I was peering at him from the distorted window. His eyes smiled to his ears as I saw him wipe the sweat from his brow with the back of his wrist. He was ruggedly handsome, mid 50’s and had the roughness from years of manual labor. The lines on his face were deep and his skin tone told me he was a man who works the earth. He was wearing a black, buttoned-up shirt, a Mexican-style cowboy hat (smaller rim than a Texan) and blue jeans on the day I appeared on his farm in San Lorenzo Albarradas, Mexico, on the outskirts of Oaxaca.
Oaxacan Mezcal and the Passion of One Man
He was a farmer in sustainable tourism, but unlike any I had met before. He was not one who tends to just any ordinary crop. But instead, he produces some of the finest organic Mezcal in the state. With a quick jump, Antonio Martinez climbed into our van and we were off to see his Maguey (agave) plants.
The process from plant to liquor is the result of everything from the variety of agave distilled (more than 200 varieties worldwide) to the copper stills and the local wood used in the production. Creating a batch of mezcal isn’t easy and it can take well over a year. Of course, nothing is easy about Mexico, besides being poor. The state of Oaxaca is known for being some of the poorest in Mexico and yet they are in a peculiar juxtaposition of having some of the richest culture in all Mexico. The Oaxcans are hard working, have a strong Zapotec culture and appear to be genuinely happy. I have heard it said that the lines on your face tell your true story. If that is so, then Alberto was one of the happiest men around.
Oaxacan Martinez explained that the Maguey plants must live for 8-10 years before they are even ready to be cut. That’s the start of the problem with the Maguey plant; it’s complicated and takes time to create the perfect bottle of Mezcal. It’s akin to relationships, it takes a long time to cultivate a good one.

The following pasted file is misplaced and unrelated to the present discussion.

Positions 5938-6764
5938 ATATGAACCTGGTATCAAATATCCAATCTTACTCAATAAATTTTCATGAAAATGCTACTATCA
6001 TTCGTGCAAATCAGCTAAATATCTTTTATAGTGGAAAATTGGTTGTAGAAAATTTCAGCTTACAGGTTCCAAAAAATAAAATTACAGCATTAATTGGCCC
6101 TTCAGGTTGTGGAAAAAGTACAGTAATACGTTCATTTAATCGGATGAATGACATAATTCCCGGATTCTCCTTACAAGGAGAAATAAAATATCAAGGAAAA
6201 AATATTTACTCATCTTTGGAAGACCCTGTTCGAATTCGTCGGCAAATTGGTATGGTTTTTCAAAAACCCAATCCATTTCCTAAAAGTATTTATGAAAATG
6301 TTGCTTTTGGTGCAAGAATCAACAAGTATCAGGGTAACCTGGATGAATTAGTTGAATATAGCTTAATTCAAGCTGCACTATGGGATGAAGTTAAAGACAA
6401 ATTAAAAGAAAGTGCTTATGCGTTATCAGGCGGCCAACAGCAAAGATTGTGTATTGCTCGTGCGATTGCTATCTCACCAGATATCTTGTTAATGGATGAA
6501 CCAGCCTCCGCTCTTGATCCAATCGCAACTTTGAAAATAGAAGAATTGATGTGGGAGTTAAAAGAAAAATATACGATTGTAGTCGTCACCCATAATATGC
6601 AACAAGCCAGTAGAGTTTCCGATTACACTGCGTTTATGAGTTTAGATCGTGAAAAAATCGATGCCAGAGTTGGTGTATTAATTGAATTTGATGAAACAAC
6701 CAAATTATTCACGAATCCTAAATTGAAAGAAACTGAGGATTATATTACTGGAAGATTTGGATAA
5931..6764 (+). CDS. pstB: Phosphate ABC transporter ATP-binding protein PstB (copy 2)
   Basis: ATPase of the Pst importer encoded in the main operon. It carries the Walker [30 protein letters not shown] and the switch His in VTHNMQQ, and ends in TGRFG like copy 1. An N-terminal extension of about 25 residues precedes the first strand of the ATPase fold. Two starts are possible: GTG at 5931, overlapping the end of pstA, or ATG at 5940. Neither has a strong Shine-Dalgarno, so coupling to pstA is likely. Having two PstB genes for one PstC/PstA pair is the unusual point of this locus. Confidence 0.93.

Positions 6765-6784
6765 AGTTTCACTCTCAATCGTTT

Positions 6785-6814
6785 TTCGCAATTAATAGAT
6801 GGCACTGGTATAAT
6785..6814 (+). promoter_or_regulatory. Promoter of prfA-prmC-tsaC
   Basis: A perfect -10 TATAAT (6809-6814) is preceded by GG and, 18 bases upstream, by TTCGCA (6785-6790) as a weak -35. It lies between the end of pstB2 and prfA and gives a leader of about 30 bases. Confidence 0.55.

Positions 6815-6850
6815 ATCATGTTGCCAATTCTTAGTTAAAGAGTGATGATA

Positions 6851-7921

Many mezcal farmers cut the plant way too early and make mezcal that doesn’t have the right smoky taste. He said, once the plant is harvested, they remove the stems. Then they put the core (pinas) on a huge wood fire and roast it for 8 hours.
After that, they cover it with what looked to be burlap pieces for 8 days. Once cooled, they stack it. Next they put it in a stone pestle and crush it between stones with a tahona: a two-ton stone carved out of volcanic rock that gets pulled along by a donkey.
I heard one of the workers through translation say that this pestle is not just any grinder, but a special one because of the special volcano rock it is made from.
The product now becomes mulch. This ground-up mulch is then put into giant wooden barrels, where water is added to the barrel.
Alberto says that this is the next critical part of the process. He says that the temperature and the humidity have to be just right, before the next step can be processed. When asked what that is, he says he can just tell as he passes his hand across the top of the barrel. He says it has to have a certain texture and “feel“ to it when it’s ready.
It reminds me of when cooks say "a pinch of this and a pinch of that!"
Meanwhile, there are two other young workers tending to the harvested crops that he is showing us. Standing next to the outdoor copper distillery, he shows us where the plant mulch gets distilled. It gets heated up so that condensation occurs in the pipe and then it is run through tubes into a tank of cool water. He points to the distilled mezcal as it drips into white plastic buckets.
Oaxacan Mezcal and the Passion of One Man
With a smile, Alberto grabbed plastic shot glasses to give us a sip. We tried the joven (or young) version (i.e., the fresh condensation that dripped out of the cool water tank). This can be bought and sold right out of the distillery pipe and was 92% alcohol!
Later he took us up to a building that had a holding room, where the joven is kept for 3-4 years in barrels. Once aged, it is called anjejo.